Tips and tricks for making the best sandwiches at home.
I can't decide if the cooks at Odessa, one of our favorite dive-diners in the East Village, are sadists or just really in love with life. Because a Reuben like this one needs some kind of explanation for its size and splendor and general "screw your cardiologist" work ethic.
What you're looking at is a huge slab of rye covered in fold upon fold of thinly sliced pastrami, a heap of sauerkraut, an especially sweet Russian dressing, and enough melted Swiss to obscure it all in a glistening sheen of whiteness. Then, next to this fatty tower of triumph, is another whole sandwich, just as massive. Odessa serves this sandwich open face—a common thing for tuna melts, but less so for Reubens. The result is an incredible deal for $9, $12 if you opt for the "deluxe" version of fries, which you most assuredly will not need.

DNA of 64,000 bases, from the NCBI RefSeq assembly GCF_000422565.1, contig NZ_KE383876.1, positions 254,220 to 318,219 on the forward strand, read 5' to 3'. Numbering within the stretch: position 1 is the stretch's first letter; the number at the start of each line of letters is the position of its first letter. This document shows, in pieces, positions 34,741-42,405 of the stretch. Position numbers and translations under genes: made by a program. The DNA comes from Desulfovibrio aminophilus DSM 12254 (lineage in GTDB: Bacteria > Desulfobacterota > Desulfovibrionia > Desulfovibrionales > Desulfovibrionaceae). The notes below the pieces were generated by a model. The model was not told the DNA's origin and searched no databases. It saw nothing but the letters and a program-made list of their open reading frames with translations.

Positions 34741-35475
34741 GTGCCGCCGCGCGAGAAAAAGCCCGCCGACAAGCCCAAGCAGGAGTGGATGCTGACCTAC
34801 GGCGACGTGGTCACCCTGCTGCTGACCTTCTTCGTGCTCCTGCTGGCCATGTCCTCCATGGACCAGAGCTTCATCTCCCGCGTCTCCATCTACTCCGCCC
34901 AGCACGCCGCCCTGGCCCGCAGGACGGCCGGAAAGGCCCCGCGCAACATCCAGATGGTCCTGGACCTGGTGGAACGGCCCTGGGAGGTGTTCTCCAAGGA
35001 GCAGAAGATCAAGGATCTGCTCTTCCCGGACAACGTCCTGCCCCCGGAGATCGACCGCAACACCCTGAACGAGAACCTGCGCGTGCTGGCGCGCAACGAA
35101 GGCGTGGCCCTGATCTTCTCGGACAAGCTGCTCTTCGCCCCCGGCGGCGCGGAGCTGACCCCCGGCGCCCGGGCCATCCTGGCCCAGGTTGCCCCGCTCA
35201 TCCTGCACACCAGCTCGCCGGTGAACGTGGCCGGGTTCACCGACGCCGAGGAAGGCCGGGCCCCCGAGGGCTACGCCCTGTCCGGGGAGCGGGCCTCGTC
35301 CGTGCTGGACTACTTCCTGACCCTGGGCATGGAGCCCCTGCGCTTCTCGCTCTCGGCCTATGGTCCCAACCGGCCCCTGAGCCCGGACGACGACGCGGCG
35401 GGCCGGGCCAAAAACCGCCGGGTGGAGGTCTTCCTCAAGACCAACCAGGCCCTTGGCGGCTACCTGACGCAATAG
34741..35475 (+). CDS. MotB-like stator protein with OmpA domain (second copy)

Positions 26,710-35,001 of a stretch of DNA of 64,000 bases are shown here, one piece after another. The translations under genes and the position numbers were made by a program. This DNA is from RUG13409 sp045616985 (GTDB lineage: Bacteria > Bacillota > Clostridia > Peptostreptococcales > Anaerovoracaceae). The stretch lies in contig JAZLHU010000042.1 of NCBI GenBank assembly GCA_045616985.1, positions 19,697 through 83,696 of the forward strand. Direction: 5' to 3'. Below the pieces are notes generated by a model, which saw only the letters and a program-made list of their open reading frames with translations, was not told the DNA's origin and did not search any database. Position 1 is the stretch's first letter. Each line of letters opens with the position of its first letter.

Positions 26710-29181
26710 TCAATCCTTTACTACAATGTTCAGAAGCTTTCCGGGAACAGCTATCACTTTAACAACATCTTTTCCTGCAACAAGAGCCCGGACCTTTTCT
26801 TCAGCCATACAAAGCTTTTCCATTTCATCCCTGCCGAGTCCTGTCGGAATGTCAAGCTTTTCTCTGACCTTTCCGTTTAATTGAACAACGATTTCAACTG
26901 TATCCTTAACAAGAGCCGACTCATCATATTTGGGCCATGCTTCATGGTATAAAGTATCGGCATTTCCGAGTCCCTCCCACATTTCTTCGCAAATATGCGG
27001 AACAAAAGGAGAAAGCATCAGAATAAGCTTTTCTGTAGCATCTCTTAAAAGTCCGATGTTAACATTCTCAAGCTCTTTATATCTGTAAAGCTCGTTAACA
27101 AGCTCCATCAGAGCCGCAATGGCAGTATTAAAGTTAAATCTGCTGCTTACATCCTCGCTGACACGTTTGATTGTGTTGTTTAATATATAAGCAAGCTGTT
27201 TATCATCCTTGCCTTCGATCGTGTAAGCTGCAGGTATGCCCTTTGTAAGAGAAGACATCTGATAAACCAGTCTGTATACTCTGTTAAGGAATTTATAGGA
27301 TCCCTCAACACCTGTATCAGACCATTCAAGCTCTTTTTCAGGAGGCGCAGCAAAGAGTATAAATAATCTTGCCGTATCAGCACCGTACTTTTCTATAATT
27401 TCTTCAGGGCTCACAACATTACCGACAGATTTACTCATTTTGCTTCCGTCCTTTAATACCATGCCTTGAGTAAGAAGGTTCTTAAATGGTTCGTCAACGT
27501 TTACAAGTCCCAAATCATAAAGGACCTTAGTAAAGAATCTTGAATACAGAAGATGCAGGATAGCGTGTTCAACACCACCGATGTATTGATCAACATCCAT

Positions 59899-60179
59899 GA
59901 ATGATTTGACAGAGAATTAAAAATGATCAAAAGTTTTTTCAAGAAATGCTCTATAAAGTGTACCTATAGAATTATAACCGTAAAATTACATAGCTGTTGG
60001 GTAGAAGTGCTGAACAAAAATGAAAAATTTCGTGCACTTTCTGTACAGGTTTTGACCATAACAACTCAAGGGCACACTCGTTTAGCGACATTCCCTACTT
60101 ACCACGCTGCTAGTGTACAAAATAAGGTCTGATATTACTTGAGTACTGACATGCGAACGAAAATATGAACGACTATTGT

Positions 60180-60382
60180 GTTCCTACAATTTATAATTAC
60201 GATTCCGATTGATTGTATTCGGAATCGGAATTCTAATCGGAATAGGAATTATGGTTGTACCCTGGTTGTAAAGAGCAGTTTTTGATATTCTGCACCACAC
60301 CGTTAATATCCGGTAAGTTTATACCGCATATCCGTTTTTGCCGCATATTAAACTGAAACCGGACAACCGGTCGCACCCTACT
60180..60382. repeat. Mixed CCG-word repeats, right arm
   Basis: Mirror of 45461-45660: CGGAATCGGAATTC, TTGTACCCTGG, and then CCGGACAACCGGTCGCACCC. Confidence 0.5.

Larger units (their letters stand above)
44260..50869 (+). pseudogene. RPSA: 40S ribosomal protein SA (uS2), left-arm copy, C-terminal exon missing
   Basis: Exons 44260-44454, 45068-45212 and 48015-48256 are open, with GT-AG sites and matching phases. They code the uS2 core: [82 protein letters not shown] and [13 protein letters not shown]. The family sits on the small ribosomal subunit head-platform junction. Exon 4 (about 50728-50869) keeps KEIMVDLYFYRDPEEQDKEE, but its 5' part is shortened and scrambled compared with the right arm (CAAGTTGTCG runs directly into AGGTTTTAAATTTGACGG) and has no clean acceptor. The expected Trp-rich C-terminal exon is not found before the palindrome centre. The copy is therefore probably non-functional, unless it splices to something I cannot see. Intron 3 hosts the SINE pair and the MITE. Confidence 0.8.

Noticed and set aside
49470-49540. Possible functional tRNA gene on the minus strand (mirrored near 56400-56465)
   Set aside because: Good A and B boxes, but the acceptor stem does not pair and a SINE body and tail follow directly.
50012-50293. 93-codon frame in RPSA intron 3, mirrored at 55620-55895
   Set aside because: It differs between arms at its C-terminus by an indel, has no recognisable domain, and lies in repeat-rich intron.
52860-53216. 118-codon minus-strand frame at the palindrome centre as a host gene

As for the details: the rye is of higher quality than most delis and diners, insofar as it tastes more like sliced bread than foam, though that may just be the soaked-in pastrami fat talking. As for the pastrami, it's really more of a lightly peppered corned beef—no smoky or spicy flavors to speak of. The Russian dressing is quite sweet, but it's kept in check by the sauerkraut and cheese flood on the plate. Whether the short order cooks at Odessa were trying to kill me or make me stronger, they knew what they were doing.
I'd call this a great deal and a solid sandwich, in that order, but it deserves to be a centerpiece of any meal of excess on your next visit.